Don't be intimidated, just take one element at a time. Change the text color, add a drop shadow, try a band of color. You'll have legible text before you know it and will really have taken your design to the next level.
Here are 3 simple options for incorporating your logo into your disc design.
The first is really basic and appropriate for the
simplest monoprint disc face. You simply look
at the circle of the disc face as a clock face and place your logo in either the 12, 3, 6 or 9 o'clock
locations. It keeps the look uncluttered and your
logo easy to read.
The next option I refer to as ghosting. This can
be done over a solid background color, but
I like to do it over a photo. In this example,
I centered the logo over the center of the flower.
I just changed the color of the logo to all white
and screened it back from 100% to 48% opacity
so it was see through. This is a more subtle approach, but can look really sophisticated.
The third option, and an easy go to solution,
is to interrupt a background image with a bar
of color. I let the color go all the way across
the disc face. In this case, I added a bump or
partial circle so the whole logo would fit
nicely. I also sampled a color from the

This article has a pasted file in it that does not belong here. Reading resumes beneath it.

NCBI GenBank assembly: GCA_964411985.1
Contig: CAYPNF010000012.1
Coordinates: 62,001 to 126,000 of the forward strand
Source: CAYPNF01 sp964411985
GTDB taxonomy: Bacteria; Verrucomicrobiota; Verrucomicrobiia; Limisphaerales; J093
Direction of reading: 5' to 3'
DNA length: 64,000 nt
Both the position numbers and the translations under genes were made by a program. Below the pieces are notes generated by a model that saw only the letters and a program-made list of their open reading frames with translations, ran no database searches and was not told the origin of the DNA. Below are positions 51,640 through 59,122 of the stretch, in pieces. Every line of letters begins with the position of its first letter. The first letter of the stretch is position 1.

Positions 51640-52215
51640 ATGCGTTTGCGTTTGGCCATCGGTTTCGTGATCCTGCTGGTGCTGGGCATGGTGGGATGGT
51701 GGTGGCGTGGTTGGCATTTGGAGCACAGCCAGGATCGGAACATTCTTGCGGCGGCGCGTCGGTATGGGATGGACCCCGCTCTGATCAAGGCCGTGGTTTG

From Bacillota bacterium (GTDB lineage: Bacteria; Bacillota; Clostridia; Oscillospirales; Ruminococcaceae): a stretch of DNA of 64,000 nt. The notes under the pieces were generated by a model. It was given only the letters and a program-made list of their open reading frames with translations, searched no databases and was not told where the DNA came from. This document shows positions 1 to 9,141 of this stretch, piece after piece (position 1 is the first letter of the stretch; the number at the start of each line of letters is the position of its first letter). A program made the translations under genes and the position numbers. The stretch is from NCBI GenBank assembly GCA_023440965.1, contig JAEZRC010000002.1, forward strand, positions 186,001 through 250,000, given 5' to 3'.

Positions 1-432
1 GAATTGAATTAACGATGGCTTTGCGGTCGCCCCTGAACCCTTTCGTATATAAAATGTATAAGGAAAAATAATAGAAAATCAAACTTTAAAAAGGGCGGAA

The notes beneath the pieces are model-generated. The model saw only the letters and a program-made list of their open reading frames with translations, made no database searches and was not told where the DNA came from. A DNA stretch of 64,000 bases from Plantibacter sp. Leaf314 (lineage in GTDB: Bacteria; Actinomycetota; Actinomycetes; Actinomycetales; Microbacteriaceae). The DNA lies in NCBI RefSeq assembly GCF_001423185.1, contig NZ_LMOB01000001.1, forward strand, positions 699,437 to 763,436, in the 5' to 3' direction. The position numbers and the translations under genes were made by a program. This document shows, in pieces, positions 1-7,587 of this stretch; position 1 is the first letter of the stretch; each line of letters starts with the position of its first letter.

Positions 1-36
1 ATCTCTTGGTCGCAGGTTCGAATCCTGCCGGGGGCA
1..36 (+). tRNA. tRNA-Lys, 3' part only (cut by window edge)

background image for the color of the bar -
see the pink light from the building on the far
left? That helps tie the visual elements together.
There are so many variations you can do with your art. These were just a few to start you thinking about some options for your disc design. I'll be sharing a lot more tips on disc design, so be sure to stay tuned!
When designing your disc face, a full color photo adds a lot of impact. But what do you do when the perfect photo is just too narrow? I have a few solutions for you.
Let's look at the example in this first trio of images. The left image shows the photo and it is clearly not filling the disc face. The center hole is covering an important pieces of the image. What if we just stretch the image wider? You can see in the middle photo that the faces are now distorted and the center circle is still in the way. What if instead of stretching, we just enlarge the whole image? If we do that, you can see the top and bottom of the photo are getting cropped out. Don't get frustrated, let's move onto the solution.
In the next trio of images, I'm showing you a few solutions. To start, move your photo to a position where the important pieces of the image are not cropped. In this case, moving it to the left solves that issue. To fill the empty space, we can do one of the following.
We can do some bold color blocking. The left image shows a bold stripe dividing the two halves and some bright color under the text. This can be a very striking and fun option.
In the center, we go the other direction and blend a soft color over the white space and into the photo. This is a more subtle effect and because of the colors in this particular image, has an ethereal feel.